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    Cited by:

    1. Brennan, John P. & Bialowas, Adam, 2001. "Changes in Characteristics of NSW Wheat Varieties, 1965-1997," Research Reports 28003, New South Wales Department of Primary Industries Research Economists.
    2. Traxler, Greg & Pingali, Prabhu L., 1999. "International Collaboration in Crop Improvement Research: Current Status and Future Prospects," Economics Working Papers 7668, CIMMYT: International Maize and Wheat Improvement Center.
    3. Negassa, Asfaw & Hellin, Jonathan & Shiferaw, Bekele A., 2012. "Determinants of Adoption and Spatial Diversity of Wheat Varieties on Household Farms in Turkey," Socioeconomics Program Working Papers 147106, CIMMYT: International Maize and Wheat Improvement Center.
    4. Swanson, Timothy, 1997. "The Management of Genetic Resources for Agriculture: Ecology and Information, Externalities and Policies," 1997 Conference, August 10-16, 1997, Sacramento, California 197041, International Association of Agricultural Economists.
    5. Johnson, N. L. & Pachico, D. & Voysest, O., 2003. "The distribution of benefits from public international germplasm banks: the case of beans in Latin America," Agricultural Economics, Blackwell, vol. 29(3), pages 277-286, December.
    6. Heisey, Paul W. & Edmeades, Gregory O., 1999. "Cimmyt 1997/98 World Maize Facts And Trends; Maize Production In Drought-Stressed Environments: Technical Options And Research Resource Allocation," Facts and Trends/Overview and Outlook 9369, CIMMYT: International Maize and Wheat Improvement Center.
    7. Carew, Richard, 2000. "Pricing To Market Behavior: Evidence From Selected Canadian And U.S. Agri-Food Exports," Journal of Agricultural and Resource Economics, Western Agricultural Economics Association, vol. 25(02), December.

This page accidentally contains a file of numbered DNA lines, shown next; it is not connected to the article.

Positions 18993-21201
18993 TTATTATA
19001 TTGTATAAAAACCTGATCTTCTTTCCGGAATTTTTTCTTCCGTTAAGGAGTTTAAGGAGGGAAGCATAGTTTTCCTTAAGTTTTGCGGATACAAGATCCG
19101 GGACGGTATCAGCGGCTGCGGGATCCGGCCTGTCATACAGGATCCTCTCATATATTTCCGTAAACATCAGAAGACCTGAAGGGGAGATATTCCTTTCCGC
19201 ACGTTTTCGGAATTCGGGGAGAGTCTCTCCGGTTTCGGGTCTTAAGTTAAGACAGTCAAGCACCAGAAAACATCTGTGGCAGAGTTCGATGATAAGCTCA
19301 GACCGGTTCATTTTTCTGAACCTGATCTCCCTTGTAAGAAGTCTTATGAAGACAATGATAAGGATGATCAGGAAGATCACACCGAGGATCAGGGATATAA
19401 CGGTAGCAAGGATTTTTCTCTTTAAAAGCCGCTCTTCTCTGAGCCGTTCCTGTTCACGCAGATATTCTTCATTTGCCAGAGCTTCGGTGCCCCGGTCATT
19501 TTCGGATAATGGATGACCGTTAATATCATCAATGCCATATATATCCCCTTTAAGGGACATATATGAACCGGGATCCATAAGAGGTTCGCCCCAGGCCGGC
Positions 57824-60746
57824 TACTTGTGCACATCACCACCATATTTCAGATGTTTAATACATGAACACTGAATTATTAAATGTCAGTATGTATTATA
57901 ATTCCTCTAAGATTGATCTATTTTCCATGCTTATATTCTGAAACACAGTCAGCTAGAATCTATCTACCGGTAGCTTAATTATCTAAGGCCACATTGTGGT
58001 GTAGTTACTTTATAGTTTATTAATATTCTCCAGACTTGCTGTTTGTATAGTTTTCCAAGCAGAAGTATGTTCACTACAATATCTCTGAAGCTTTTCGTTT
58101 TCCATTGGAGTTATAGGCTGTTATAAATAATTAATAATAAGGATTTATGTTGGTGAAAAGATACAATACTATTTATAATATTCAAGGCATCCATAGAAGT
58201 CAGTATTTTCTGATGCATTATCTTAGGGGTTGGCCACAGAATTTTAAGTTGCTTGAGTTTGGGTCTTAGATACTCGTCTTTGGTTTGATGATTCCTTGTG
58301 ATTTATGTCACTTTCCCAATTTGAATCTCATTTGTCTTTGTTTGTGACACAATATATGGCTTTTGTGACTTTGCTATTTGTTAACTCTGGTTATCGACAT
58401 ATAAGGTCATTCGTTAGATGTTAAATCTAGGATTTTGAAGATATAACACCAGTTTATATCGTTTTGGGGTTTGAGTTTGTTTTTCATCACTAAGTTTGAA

8. Heisey, Paul W. & Lantican, Maximina A. & Dubin, H. Jesse, 2002. "Impacts of International Wheat Breeding Research in Developing Countries, 1966-97," Impact Studies 7653, CIMMYT: International Maize and Wheat Improvement Center.
    9. Dubin, H.J. & Brennan, John P., 2009. "Combating stem and leaf rust of wheat: Historical perspective, impacts, and lessons learned," IFPRI discussion papers 910, International Food Policy Research Institute (IFPRI).
    10. Rosegrant, Mark W. & Ringler, Claudia, 1997. "World food markets into the 21st century: environmental and resource constraints and policies," Australian Journal of Agricultural and Resource Economics, Australian Agricultural and Resource Economics Society, vol. 41(3), September.
    11. Mintewab Bezabih & Remidius Ruhinduka & Mare Sarr, 2016. "Climate change perception and system of rice intensification (SRI) impact on dispersion and downside risk: a moment approximation approach," GRI Working Papers 256, Grantham Research Institute on Climate Change and the Environment.

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    Crop Production/Industries;